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Naz Ahsun3 min

The Tarot as a Magical Writing Tool (Part 1)

When you think about tarot cards, your first thought is likely to be about divination. But have you ever thought about the tarot as a magical writing tool? I have had a set of tarot cards since I was 16 and, like most people, I’ve used them to connect to my intuition to figure out challenges, set intentions and explore likely outcomes. It is only in the last few years that I’ve discovered they make an excellent writing tool. In fact, one could almost say that they help you divine the heart of your story. Whether it be identifying themes and ideas, interesting and multifaceted characters, or navigating plot, the tarot offers a wealth of possibility.  It's not surprising, really. After all, the tarot is a natural storytelling tool since it already has a story and cast of characters weaved into its fabric. From the main characters in the major arcana, to the kings and queens and their court in the minor. Each represents an archetype that we are familiar with.  Let’s take the Fool as an example. This young brash adventurer is one who upsets the status quo by boldly stepping into the unknown. Much like Joseph Campbell’s The Hero’s Journey, The Fool has many a winding path to cross, filled with trials and tribulations before they achieve victory and mastery. Think Odysseus, the hero from Homer’s epic poem The Odyssey. The same can be said of the anti-hero story model where your protagonist is more like The Devil than saviour. Loki of the Marvel franchise, for example, is morally ambiguous and isn’t necessarily on any side apart from his own.  Using the tarot to help you write can make the whole process richer as it stimulates your creativity and imagination with possibilities that you might never consider. Like the Temperance card of the major arcana (which I pulled before writing this piece), it can help you get into the flow of your writing faster, overcome writer’s block and add a sense of fun to your writing. So where do you start? First, if you haven’t already got a deck, find one that resonates with you. Then learn the basics about the major and minor arcana. The 21 cards in the major arcana explore big life events, whilst the minor adds the finer details to those big initiations. Each deck will come with a small booklet giving you information about each card, but you don’t necessarily need that as the visual imagery on each card can almost speak for itself. I would urge you to trust your intuition and write down what comes to you first before looking in the book.  Next, you need to learn how to ask questions. The tarot does not respond to closed questions that lead to a ‘yes’ or ‘no’ type of answer. So, asking open questions (who, what, why, when, where, how) will give you far more information. For example, a closed question such as, ‘Does my protagonist have a secret?’ won’t give you anything useful, whereas, ‘What secret is my protagonist protecting?’ will provide richer rewards and lead to further questions. Below is a list of questions to help you get started:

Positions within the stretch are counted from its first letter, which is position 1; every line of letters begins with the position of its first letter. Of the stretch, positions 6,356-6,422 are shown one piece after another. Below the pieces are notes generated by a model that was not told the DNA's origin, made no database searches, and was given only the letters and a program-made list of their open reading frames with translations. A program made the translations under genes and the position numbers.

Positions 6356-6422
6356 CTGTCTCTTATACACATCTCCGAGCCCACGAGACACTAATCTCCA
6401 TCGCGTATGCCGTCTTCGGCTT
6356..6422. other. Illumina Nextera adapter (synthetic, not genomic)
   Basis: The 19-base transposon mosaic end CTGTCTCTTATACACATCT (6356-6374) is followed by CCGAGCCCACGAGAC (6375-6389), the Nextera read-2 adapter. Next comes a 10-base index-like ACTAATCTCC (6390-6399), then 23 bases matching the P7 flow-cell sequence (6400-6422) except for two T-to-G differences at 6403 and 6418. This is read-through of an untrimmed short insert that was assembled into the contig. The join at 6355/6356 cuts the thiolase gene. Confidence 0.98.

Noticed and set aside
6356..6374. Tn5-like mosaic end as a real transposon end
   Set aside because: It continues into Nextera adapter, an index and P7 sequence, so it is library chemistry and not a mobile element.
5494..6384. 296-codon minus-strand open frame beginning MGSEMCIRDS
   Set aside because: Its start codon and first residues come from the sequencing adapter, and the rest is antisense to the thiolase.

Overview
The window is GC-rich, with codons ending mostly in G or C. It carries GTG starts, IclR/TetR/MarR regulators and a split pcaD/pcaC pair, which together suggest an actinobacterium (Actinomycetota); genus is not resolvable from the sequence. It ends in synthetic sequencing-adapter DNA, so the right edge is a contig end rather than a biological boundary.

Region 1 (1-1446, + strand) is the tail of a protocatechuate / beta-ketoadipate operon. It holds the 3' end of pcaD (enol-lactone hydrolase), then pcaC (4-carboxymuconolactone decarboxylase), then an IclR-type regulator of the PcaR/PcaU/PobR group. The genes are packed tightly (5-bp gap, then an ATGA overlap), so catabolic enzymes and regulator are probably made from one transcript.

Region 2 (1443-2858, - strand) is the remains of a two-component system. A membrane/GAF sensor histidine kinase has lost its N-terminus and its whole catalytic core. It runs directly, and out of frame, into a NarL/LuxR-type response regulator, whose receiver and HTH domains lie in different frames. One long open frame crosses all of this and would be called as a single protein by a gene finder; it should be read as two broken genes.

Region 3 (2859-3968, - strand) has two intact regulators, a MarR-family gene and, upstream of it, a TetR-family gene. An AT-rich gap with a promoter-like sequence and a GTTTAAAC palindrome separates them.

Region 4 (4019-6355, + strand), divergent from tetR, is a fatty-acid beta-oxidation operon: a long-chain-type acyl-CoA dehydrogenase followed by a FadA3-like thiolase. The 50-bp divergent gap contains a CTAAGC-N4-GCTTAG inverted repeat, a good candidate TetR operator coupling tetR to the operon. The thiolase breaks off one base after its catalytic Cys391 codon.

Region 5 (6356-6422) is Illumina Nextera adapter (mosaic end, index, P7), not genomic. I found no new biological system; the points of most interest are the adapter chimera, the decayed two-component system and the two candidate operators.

1. What needs to be included in this scene?
  2. What other information can you give me about…
  3. What is this character’s flaw or inner conflict? 
  4. What’s at stake for this character?
  5. What is the next challenge that this character faces?
  6. Who will this character meet next?
  7. How does this character relate to others?
  8. How does this character relate to themselves?
  9. What is the main theme of the story?
  10. What is the major conflict in the story?
  11. How does this character get in their own way?
  12. What mistakes does my character make?
  13. Whose viewpoint should I explore?
  14. Where should I start my story?
  15. What are my character’s strengths?
Before you start your reading, make sure you won’t be disturbed. Also set your intention for the reading. For example, ‘This reading is for the purpose of finding answers to my writing project’. Then shuffle the cards focusing on the question you want to ask. Remember to focus on one question at a time. When you feel you want to stop, do so. You can then draw a card. You might find you want to draw two or three cards and that’s okay – remember to go with your gut. Now write down what initially comes to mind as you look at the card or cards. You might find this stimulates other questions and the drawing of more tarot cards. Don’t overthink it – remember, your first thought will be from your intuition, so trust what you are getting, no matter how ridiculous it might seem. The whole idea is to relax, let go and let your intuition flow.  Happy writing until next time, when I’ll share part two of using the tarot as a writing tool with some tarot spreads I’ve adapted. Naz x   Want to learn more about navigating the path to becoming a spiritual and wellbeing author? Grab your tickets for Naz's workshop here.

Naz Ahsun

Naz is a published author, literary agent, guest-lecturer on creative writing at Cambridge University and runs writing classes and courses. You can find details of her courses by going to her website and connect with her on Instagram.

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